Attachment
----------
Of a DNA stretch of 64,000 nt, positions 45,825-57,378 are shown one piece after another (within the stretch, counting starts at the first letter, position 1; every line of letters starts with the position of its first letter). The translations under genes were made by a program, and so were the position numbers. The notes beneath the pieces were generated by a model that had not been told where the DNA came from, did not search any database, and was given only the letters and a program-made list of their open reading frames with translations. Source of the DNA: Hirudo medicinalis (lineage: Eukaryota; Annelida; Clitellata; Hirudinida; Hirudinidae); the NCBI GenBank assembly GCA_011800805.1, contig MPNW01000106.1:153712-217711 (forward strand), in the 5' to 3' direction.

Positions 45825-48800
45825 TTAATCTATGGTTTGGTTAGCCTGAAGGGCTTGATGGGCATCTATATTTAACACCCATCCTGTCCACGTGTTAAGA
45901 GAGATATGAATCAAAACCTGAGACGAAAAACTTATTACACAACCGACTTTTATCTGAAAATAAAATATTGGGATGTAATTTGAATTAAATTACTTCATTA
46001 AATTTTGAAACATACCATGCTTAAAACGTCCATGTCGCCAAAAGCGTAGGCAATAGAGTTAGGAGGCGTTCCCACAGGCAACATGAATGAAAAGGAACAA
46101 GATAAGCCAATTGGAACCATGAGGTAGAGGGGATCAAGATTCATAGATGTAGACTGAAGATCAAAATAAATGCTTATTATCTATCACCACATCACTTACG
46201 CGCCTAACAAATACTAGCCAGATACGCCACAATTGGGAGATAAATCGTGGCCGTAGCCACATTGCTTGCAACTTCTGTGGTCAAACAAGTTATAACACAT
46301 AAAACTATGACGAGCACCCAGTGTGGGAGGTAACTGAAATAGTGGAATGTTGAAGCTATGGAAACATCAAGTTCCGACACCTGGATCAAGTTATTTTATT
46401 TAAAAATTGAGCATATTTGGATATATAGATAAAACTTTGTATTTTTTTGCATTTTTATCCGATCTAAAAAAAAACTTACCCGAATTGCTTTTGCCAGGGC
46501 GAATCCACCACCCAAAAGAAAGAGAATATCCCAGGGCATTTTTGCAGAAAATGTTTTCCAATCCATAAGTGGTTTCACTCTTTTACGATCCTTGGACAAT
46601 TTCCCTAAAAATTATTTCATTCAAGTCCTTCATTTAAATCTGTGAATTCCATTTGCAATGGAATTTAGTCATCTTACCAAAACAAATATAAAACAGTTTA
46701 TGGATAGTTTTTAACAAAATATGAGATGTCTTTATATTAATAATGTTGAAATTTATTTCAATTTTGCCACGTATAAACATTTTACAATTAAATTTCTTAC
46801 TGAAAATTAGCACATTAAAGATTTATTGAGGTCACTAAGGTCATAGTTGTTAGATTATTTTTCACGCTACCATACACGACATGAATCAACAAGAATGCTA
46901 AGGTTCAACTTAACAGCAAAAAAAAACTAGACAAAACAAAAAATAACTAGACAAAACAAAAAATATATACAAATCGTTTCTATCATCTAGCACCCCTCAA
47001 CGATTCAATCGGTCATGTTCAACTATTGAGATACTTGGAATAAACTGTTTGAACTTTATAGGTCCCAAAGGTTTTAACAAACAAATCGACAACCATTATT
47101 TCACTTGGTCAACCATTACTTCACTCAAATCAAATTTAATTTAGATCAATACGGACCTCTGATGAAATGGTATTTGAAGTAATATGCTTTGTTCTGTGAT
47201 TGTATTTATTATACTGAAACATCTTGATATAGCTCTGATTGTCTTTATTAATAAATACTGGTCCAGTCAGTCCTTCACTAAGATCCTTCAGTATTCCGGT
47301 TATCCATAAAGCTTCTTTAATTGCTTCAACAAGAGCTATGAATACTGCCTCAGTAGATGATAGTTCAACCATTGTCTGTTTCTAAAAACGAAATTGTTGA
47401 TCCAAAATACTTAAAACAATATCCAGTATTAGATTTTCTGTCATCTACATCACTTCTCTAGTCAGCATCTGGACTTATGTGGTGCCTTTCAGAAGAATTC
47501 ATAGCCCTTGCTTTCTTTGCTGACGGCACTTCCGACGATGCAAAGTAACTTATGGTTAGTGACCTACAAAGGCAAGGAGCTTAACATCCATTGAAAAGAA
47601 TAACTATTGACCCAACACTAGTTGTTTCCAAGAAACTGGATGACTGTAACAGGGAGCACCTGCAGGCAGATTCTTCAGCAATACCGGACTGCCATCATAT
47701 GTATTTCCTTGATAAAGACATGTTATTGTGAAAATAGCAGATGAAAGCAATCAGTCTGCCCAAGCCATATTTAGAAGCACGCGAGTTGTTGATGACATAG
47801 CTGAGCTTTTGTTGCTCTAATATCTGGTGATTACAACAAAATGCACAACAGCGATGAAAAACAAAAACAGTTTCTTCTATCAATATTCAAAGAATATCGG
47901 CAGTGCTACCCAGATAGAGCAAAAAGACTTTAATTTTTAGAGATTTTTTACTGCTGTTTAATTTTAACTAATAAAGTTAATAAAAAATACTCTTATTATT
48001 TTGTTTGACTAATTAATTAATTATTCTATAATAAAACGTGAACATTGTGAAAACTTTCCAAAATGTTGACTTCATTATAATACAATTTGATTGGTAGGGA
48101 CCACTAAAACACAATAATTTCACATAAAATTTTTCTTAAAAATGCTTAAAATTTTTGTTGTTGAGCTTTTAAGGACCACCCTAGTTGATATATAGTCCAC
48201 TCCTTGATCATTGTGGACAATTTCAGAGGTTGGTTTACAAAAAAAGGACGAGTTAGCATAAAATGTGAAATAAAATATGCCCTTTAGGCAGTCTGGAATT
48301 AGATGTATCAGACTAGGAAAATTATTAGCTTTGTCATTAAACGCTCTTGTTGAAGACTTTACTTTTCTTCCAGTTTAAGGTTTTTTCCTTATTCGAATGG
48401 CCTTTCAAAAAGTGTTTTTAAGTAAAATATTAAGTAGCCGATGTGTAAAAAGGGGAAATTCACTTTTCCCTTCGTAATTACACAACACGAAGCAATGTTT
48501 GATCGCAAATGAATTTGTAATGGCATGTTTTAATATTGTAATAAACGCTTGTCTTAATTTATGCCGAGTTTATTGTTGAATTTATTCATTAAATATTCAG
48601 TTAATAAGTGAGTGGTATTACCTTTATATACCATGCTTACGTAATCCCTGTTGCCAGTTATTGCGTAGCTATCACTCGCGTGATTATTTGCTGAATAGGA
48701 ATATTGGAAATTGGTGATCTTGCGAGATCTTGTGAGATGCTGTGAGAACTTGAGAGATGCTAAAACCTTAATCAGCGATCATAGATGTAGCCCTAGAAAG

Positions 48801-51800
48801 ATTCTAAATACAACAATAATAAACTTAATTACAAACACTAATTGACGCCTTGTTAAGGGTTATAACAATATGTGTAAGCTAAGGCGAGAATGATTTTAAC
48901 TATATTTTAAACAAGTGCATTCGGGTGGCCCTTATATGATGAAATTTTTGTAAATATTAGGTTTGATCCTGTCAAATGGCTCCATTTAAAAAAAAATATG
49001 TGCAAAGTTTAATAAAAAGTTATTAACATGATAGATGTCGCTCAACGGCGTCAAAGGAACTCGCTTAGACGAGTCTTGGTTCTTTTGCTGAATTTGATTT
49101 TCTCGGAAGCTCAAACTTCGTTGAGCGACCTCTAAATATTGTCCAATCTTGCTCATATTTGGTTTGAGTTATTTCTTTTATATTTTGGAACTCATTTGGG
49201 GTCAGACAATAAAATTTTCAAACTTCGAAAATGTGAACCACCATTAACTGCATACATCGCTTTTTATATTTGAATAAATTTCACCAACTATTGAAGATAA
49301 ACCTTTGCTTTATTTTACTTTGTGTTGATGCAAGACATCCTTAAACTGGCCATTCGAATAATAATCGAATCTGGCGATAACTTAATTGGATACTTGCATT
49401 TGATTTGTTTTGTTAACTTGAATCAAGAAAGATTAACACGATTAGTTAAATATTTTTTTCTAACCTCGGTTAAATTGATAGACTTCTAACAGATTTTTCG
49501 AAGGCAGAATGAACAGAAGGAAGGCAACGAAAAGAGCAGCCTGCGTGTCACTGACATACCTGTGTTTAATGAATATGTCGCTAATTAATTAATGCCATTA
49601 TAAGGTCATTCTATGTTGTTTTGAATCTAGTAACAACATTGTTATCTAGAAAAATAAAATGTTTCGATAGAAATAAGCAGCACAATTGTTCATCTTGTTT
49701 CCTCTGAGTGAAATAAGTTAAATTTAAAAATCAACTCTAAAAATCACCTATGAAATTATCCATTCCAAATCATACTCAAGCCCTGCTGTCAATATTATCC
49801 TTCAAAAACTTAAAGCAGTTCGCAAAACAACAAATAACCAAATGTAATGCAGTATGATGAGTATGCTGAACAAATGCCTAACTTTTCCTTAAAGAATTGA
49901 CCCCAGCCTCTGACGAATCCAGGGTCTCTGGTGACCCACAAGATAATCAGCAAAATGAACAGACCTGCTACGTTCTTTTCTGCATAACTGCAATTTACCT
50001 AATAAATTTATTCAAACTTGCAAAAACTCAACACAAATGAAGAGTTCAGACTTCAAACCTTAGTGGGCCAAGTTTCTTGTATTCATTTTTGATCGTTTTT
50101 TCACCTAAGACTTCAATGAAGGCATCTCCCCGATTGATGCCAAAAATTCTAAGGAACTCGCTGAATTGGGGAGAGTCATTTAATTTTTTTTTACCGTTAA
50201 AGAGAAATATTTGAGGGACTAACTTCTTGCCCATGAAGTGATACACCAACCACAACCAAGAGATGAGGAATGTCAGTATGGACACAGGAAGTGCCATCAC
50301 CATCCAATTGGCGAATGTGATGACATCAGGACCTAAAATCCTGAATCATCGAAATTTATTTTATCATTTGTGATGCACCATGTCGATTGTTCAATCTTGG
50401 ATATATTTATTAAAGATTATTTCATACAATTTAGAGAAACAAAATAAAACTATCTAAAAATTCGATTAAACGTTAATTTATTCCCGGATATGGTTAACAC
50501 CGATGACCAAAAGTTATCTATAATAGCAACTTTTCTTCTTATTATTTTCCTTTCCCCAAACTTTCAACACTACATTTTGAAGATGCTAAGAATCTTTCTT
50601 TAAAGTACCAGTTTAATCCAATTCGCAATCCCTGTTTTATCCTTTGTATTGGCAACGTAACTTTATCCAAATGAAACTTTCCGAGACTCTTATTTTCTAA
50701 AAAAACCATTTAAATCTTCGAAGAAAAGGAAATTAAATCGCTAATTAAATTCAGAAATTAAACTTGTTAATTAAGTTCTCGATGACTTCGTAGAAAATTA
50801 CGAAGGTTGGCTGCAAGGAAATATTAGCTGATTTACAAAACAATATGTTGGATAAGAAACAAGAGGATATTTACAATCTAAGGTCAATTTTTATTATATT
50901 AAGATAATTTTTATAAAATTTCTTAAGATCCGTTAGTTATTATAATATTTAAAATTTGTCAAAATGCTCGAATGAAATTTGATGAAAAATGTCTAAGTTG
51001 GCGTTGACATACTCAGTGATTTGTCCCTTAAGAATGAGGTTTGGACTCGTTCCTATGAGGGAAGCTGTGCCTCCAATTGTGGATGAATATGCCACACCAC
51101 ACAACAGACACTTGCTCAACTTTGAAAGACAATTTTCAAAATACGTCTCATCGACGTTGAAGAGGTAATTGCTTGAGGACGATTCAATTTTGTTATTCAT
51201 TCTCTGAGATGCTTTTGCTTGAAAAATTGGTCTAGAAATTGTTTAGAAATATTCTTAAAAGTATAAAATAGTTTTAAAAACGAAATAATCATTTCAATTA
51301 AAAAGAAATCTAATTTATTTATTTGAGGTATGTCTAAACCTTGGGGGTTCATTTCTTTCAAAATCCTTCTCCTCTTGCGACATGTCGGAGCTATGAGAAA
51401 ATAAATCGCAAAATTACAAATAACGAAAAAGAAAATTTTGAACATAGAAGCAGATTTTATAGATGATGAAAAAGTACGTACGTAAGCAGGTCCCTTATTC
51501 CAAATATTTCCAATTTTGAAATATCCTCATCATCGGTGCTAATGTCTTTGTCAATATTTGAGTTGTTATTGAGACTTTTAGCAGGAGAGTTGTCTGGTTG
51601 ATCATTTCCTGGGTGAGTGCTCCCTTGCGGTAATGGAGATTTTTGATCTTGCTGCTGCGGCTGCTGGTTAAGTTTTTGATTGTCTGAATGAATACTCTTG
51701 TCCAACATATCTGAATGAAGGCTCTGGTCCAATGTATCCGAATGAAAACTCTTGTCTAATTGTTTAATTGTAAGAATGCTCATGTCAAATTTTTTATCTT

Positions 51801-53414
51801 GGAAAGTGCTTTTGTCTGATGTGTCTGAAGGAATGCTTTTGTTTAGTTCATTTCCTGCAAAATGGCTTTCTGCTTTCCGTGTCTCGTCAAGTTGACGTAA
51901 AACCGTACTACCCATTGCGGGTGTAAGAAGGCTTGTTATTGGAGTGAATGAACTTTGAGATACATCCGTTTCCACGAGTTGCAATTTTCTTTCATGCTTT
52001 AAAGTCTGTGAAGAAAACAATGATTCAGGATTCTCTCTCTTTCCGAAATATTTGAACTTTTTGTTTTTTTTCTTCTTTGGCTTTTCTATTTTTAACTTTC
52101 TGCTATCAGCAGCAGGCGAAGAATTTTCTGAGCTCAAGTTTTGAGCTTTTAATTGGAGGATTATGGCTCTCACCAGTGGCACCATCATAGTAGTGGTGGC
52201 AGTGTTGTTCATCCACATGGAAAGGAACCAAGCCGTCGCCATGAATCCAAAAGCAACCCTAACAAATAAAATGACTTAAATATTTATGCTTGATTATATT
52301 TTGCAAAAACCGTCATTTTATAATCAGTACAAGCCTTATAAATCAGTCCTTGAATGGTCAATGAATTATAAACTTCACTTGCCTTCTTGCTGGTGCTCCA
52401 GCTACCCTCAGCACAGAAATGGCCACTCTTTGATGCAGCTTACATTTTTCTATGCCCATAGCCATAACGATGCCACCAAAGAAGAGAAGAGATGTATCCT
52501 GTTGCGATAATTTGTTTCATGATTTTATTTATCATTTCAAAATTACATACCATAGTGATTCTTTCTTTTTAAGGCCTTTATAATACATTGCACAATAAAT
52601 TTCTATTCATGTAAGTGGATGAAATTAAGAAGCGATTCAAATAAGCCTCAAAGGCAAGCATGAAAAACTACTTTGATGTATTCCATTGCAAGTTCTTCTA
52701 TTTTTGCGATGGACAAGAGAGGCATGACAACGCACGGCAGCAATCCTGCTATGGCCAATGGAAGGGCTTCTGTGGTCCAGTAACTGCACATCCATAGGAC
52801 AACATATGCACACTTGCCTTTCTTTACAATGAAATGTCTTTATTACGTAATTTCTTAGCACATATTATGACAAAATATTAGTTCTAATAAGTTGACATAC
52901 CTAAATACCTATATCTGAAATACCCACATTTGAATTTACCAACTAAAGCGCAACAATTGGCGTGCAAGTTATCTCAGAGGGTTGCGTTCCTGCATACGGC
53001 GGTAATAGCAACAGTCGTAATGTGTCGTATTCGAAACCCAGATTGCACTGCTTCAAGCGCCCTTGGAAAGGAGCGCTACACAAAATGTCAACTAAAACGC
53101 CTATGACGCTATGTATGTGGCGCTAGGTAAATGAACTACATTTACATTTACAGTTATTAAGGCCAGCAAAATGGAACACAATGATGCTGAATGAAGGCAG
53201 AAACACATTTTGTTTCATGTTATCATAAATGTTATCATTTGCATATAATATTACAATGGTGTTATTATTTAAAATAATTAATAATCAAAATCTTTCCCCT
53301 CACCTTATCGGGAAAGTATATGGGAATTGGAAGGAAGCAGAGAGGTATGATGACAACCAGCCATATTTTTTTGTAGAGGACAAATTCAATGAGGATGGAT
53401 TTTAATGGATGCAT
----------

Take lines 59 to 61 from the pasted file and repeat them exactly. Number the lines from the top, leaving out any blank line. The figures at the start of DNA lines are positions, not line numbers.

51301 AAAAGAAATCTAATTTATTTATTTGAGGTATGTCTAAACCTTGGGGGTTCATTTCTTTCAAAATCCTTCTCCTCTTGCGACATGTCGGAGCTATGAGAAA
51401 ATAAATCGCAAAATTACAAATAACGAAAAAGAAAATTTTGAACATAGAAGCAGATTTTATAGATGATGAAAAAGTACGTACGTAAGCAGGTCCCTTATTC
51501 CAAATATTTCCAATTTTGAAATATCCTCATCATCGGTGCTAATGTCTTTGTCAATATTTGAGTTGTTATTGAGACTTTTAGCAGGAGAGTTGTCTGGTTG